Walking safely on leash is one of the most important forms of controlling your dog.
A dog who tugs and pulls at the leash is not only annoying, but a danger to himself and others. Even a small dog can yank a leash out of his unsuspecting owner’s fingers and dash in front of a car. A large dog can do the same, but can also pull his owner right into the road with him. Owners of large dogs can have their fingers broken when their dog lunges at the leash unexpectedly, and may be pulled right off of their feet.
The pulling-on-the-leash problem becomes even more serious in a family situation. A pregnant woman is precarious on her feet at the best of times, especially in wet winter weather. A pulling dog is simply an accident waiting to happen. Children also love to walk the family dog, but again, even a small dog can pull a child right over.
At Wag The Dog, we teach the entire family to control the family dog safely.
While children and dogs should always be supervised when together, it is entirely possible to teach them to play and interact in a safe and controlled manner. When you have taught both child and dog how to handle each other properly, the bond between them can be a truly heart warming thing to witness.
Some dog trainers refuse to work with child handlers, requiring an adult to handle the dog in training classes.
Not at Wag The Dog. We love to include children in the dog training process.
Even children under the age of two can be involved.
In the following video, 21 month old William participates in training the family dog to walk nicely on a leash with him:
If you are looking forward to doing the same thing at home, there are a few training pre-requisites that your dog and child must be able to meet:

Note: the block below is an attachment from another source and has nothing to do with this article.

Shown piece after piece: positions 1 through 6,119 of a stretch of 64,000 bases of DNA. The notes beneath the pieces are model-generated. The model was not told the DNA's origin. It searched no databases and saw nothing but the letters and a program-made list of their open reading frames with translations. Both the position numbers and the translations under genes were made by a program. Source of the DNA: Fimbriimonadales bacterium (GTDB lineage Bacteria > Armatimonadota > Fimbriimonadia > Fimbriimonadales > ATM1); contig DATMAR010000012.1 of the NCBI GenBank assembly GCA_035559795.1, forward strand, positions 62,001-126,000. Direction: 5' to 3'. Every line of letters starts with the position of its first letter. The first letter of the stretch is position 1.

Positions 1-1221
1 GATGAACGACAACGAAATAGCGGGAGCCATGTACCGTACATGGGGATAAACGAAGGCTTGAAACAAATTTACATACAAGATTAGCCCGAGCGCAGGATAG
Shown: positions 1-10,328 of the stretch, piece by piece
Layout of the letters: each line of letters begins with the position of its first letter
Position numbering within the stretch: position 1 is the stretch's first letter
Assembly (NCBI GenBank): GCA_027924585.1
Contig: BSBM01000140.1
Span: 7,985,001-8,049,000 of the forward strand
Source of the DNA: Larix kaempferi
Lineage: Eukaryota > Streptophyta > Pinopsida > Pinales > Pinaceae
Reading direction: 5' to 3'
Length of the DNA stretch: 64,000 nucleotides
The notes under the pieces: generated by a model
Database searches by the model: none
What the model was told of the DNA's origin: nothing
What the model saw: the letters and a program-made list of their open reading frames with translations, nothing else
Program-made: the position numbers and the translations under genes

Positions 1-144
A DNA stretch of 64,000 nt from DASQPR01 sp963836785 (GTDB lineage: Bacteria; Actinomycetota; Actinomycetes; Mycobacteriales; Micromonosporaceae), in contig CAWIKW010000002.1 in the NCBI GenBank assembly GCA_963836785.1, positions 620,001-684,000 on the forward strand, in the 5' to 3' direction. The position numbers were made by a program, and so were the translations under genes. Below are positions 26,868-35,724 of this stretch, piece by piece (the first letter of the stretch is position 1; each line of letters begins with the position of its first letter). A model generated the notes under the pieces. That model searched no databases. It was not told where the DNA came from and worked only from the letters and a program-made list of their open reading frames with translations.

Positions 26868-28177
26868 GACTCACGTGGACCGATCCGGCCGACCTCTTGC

- Knows “leave it”
- Good on-leash skills with an adult handler
- Gentle at taking treats
- Good off-leash control
- Knows not to eat dog treats
- Enjoys giving treats to the dog
- Understands the concept of walking the dog
- Follows single step instructions, like “walk over there” or “give the dog the cookie”
The best part about teaching a dog to walk nicely on leash with a child is that it boosts the bond between them. Dogs tend to get the upper hand over toddlers, snatching food from their hands and bowling them over when they are excited. When the leash is handed to a small child, the dog tends to treat the child as nothing more than a post that he has been tied to, and he quickly finds out that he can pull free of the post.
Training the dog to respond to the child’s instructions helps establish the child as “dominant” over the dog, and the frequent use of cookie rewards motivates the dog to follow the child.
How To Train A Dog To Be Walked By A Child:
The most important part of this process is starting the training off-leash.
If the dog learns how easy it is to pull the leash free from the child’s hands, he is rewarded for his efforts and more likely to do that again. If the dog pulls the child over, the child may be hurt, and safety is key in any dog training exercise!
Instead, start in a fenced yard or in the house, and have the dog choose to follow the child for the sake of frequent treat rewards. You can attach a command to that, such as “follow Susie” or (as in the video example) “Go with Will”. The dog begins to feel that he is choosing to stay close to the child as he or she walks around, and there is no opportunity to learn bad habits.
Only once the behaviour is well established do you want to actually try tying the dog to the child.
Incidentally, this is the best way to train any dog to heel nicely on-leash: start off-leash!
Remember that small children should always be supervised when walking or playing with the family dog, and that safety begins with teaching both child AND dog how to behave well around each other.
This exercise works on both, which is why we love it so much!
With a little work, you can help start a long and beautiful friendship.
For more great tips on dog training, visit Wag The Dog often or follow us on Facebook.
If you live in the Vancouver area and would like us to come to your home and help you in person, please don’t hesitate to email us at firstname.lastname@example.org or by phone: 604-781-8448